Whether it’s fate, coincidence, accident, or what have you, BYU can finally settle on a starter at QB.
Riley Nelson is out for the season after opting for surgery to repair a shoulder injury. The injury, to his non-throwing arm, was sustained at the end of his first series against Florida State last weekend. He was tackled at the end of the play, and while the hit does not look like a season ending hit (see Sam Bradford via Coleby Clawson), it aggravated an injury that coaches say was sustained during fall camp. You can see KSL’s video of Nelson jogging off the field after the play, here. The broadcaster notices Nelson’s arm immediately…I apparently missed that while I was watching.
Nelson will be out 4-5 months, which effectively does end his season. If there is something lucky about this for him, the injury happened during the third game of the season, so he can apply for a medical waiver from the NCAA and get another year of eligibility after he returns.
So what now for Jake Heaps? This season is now his. For better or for worse, he joins only a handful of freshmen (RM, RS, or otherwise) to ever start a game at QB for BYU. Jake will now have every rep in practice, and by so doing will hopefully be able to establish better chemistry with his receivers and really take control of the game.
Heaps really does have a rocket arm. He reminds me of Brett Favre the way he delivers the ball. It’s an NFL ball that flies straight like a bullet, and nearly as fast. It is a huge change-up from other quarterbacks in the BYU system of late, but it will be a great weapon once the receivers are used to it.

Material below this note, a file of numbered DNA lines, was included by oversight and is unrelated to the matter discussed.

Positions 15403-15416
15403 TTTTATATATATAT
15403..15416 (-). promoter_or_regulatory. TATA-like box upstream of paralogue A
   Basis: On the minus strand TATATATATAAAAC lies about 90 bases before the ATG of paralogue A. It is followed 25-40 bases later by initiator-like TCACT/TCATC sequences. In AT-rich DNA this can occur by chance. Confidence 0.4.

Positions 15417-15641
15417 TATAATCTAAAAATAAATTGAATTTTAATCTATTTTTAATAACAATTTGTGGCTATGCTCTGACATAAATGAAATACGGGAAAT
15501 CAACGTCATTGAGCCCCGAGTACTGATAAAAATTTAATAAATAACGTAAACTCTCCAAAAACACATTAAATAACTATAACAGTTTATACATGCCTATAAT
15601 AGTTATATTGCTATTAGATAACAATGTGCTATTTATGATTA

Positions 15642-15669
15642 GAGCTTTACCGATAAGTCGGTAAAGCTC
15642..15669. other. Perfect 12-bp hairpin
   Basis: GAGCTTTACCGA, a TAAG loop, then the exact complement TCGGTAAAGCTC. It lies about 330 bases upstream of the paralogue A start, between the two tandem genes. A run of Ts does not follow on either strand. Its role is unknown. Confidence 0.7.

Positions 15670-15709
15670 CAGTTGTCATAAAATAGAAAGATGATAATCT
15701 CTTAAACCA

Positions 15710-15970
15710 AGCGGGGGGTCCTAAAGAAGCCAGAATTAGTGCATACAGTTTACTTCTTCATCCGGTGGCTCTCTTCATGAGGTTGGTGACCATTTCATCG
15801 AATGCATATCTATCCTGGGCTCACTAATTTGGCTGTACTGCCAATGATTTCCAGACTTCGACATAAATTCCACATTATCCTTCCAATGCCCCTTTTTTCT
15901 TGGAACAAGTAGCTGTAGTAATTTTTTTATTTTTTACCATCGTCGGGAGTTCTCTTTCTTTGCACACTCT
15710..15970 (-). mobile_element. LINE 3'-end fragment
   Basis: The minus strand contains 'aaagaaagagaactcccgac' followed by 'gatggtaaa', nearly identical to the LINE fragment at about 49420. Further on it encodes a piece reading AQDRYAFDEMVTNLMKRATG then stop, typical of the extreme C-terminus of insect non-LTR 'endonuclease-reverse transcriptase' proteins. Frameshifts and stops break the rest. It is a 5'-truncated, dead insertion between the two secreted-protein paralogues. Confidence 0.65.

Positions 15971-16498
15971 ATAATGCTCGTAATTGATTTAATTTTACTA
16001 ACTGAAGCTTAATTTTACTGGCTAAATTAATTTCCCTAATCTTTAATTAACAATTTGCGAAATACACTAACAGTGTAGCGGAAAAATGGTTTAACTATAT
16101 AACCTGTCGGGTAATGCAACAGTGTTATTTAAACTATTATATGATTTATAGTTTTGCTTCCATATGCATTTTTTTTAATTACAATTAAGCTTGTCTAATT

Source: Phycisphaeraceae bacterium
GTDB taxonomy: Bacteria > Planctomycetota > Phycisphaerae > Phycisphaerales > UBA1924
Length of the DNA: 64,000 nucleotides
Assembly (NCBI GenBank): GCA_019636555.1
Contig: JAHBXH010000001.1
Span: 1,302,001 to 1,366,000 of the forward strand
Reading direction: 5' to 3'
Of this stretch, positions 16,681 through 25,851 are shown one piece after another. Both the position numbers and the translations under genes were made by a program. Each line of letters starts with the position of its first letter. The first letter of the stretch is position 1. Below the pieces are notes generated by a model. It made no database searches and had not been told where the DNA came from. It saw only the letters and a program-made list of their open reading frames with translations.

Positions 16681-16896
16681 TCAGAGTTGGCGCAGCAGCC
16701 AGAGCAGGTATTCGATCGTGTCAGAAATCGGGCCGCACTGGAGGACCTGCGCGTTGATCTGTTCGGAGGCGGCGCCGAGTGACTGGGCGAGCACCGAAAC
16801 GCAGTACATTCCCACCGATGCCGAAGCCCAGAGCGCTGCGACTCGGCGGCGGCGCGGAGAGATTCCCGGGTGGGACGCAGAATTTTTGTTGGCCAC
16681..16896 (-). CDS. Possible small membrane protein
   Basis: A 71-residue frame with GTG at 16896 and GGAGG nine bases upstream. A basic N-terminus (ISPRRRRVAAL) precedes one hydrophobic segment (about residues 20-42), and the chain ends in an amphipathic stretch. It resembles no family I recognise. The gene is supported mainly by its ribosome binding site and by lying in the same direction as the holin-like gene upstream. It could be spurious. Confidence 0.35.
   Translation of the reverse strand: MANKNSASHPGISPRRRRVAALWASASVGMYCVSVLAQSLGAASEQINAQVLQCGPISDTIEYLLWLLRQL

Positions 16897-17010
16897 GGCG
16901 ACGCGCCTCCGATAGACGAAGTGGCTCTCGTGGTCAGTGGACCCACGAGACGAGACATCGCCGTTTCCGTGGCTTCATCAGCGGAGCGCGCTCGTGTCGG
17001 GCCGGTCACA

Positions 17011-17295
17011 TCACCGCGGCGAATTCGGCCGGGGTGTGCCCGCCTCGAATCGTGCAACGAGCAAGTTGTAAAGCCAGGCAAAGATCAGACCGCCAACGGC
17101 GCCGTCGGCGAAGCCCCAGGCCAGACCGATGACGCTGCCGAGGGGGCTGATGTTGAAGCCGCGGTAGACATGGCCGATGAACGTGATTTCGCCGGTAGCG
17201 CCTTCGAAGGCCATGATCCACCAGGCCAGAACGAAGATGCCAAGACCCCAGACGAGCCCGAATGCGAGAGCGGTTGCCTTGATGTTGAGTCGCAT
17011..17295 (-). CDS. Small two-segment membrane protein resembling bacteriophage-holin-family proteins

This will be crucial – as I’ve mentioned before, FSU had 8 sacks in the game against BYU. Coach Mendenhall has attributed the high number to the QB not getting rid of the ball quickly enough, and to the receivers not getting open quickly enough. BYU (and Heaps) is now operating without the safety net of a second starting QB in the stable, so protecting Heaps is now more important than ever.
Jake Heaps can take comfort in this: Dick Harmon reminded me this week of John Beck’s first series as a Freshman. 1st and 10: Sacked for a ten yard loss. 2nd and 20 – QB fumbled, team recovered for a five yard loss. 3rd and 25: Beck completes his first pass, which was an interception. Beck ended his career at BYU as one of the best in recent memory, with incredible accuracy numbers (around 70% if I remember right) and at the time ranked second all time in passing yards (later surpassed by Max Hall). An inauspicious beginning isn’t necessarily a good indication of the future.
So Jake, take a deep breath and get out there – you’re up.